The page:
As our nation struggles to make sense of what a Donald Trump presidency might bring, especially accompanied as it is by a Republican majority in both the House and Senate, here’s a recap of what happened in our little corner of the world on election night. In terms of the presidential vote count, Hillary Clinton captured Rhode Island by a 54% to 40% vote, although Donald Trump, reflecting the national trend, did win 15 of our 38 cities and towns.
What was unusual this year in a state that prides itself on describing its politics as a “blood sport,” things were remarkably tame. All the mayors up for re-election won quite easily: Avedisian in Warwick (with 65% of the vote), Fung in Cranston (68%), Grebien in Pawtucket (70%), Lombardi in North Providence (73%) and Baldelli-Hunt (67%). There was only one race that received statewide attention, but it was a wild one. Speaker of the House Nick Matiello and Republican National Committeeman Steven Frias had a slugfest with combined expenditures being north of $200,000, a record for a local Rep race. The outcome will come down to absentee ballots.
Here on the East Side, which has had its share of rough and tumble local throw downs in past election years, there was only one race that generated any sort of heat. For State Representative District 1, longtime incumbent Edie Ajello held off a well-run and spirited campaign by retired businessman Ray Mathieu by capturing 67% of almost 4,000 votes cast. Mathieu ran a spirited race, his signs seeming to be everywhere including outside the polling stations held aloft by a cadre of enthusiastic volunteers, most of them new to the process. But in the end, Ajello’s well earned reputation for championing social issues and her committed walking of the district earned her a 12th term.
Meanwhile in House District 2, Chris Blazejewski cruised to victory with 84% of the vote over Mark Teoli. Blazejewski is potentially in an interesting position within the House power structure since he is both one of the leaders of his party’s progressive wing and considered one of the front-runners to succeed John DiSimone as majority leader in the House.
David Cicilline also cruised to his fourth term with a solid 64% of the vote. One other interesting election result was that the Providence-only bond vote to raise $40 million for infrastructure improvements was approved by over 80% of the voters. Labeled “the zombie bond,” the bond was dead on arrival and cannot be implemented since the mayor and the city council were never able to agree on what projects the bond would finance, an essential part required for its implementation.
But perhaps the most interesting East Side election day activities took place outside the polling booths as the effort to launch a full blown recall effort against Kevin Jackson, the councilman representing Ward 3, finally shifted into high gear. The Friday before the election, the election board approved the validity of the required 300 signatures (367 actually) over the legal objections of Jackson’s attorney Artin Coloian, which meant recall organizers were allowed to gather signatures outside all the Mt. Hope polling sites. And collect them they did. According to Karina Wood, one of the organizers of the campaign, volunteers collected over 1,800 of the 2,100 signatures needed for the recall effort in just one day. The group actually has 120 days to gather the signatures so it’s safe to say there will be an election sometime in 2017.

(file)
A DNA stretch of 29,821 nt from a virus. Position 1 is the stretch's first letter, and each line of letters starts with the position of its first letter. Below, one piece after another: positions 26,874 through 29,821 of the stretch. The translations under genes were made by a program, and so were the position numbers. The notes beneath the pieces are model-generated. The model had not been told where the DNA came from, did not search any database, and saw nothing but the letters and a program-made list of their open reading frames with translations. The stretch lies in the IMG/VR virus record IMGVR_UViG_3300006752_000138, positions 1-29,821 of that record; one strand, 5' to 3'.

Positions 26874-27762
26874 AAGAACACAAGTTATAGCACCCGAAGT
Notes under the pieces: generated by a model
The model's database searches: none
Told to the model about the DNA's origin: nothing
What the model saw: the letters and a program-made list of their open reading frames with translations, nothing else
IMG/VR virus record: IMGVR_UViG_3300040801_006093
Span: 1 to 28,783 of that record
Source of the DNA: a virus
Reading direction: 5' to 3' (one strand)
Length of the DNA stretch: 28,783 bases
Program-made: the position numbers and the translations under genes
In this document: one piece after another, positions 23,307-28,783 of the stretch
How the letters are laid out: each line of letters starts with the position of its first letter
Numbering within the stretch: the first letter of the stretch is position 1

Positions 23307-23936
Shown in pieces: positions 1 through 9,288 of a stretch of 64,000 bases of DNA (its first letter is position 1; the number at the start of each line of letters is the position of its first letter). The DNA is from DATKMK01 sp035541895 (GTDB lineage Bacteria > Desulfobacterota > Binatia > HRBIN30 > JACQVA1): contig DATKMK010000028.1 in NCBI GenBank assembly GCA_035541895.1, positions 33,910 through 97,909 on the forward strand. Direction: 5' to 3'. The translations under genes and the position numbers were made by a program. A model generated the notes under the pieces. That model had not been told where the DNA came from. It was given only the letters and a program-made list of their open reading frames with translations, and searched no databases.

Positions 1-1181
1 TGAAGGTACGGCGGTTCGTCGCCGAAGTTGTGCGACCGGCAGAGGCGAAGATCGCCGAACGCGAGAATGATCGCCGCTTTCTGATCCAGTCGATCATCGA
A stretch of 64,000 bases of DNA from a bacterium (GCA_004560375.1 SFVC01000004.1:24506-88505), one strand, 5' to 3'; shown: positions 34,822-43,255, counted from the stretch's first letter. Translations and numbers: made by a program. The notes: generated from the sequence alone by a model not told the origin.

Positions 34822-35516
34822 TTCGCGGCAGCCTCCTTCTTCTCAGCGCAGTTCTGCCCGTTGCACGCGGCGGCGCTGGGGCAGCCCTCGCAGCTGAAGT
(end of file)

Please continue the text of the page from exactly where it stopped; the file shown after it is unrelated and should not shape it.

Kevin Jackson was first elected councilman from Ward 3 (Hope and Mt. Hope) in 1995. Over this period he was easily re-elected until the boundaries of the ward changed in 2012 and a larger portion of the ward encompassed the east side of Hope Street. A combination of his flaunting election reporting rules and his leadership support of former mayor Buddy Cianci’s 2014 mayoral run alienated voters enough that he just barely survived a well-organized write-in effort, winning by just 48 votes out of over 3,900 cast. Then in July of this year, Jackson was charged with embezzling $127,000 from the Providence Cobras, the track and field club he co-founded. He has pleaded not guilty, but chief organizer Tricia Kammerer and other critics have argued Jackson, occupied as he is with this case, cannot represent the residents of the ward effectively. For more information on the campaign to recall Kevin Jackson visit RecallKevinJackson.org.
Despite the wonderful weather for voting, unfortunately there were several major problems with long lines and “machine malfunctions.” At Vartan Gregorian, hundreds of people were lined up well before 7am and voting was excruciatingly slow. At Temple Beth-El, early voters waited nearly two hours and there were problems all day, including a breakdown of the lone scanner. Another machine broke down at Summit Commons. Even Mayor Elorza’s onsite offer and promise to put the ballots in a bag and have them taken to be counted later left most people unsatisfied.
Given that this was Secretary of State Nellie Gorbea’s first presidential election, the breakdowns are particularly disappointing given the new machines were described as “state of art” on her website. One certainly would have expected better.
But at least there was some good news too. Despite Putin’s supposed preference for Trump, there were no reports of Russian hacking.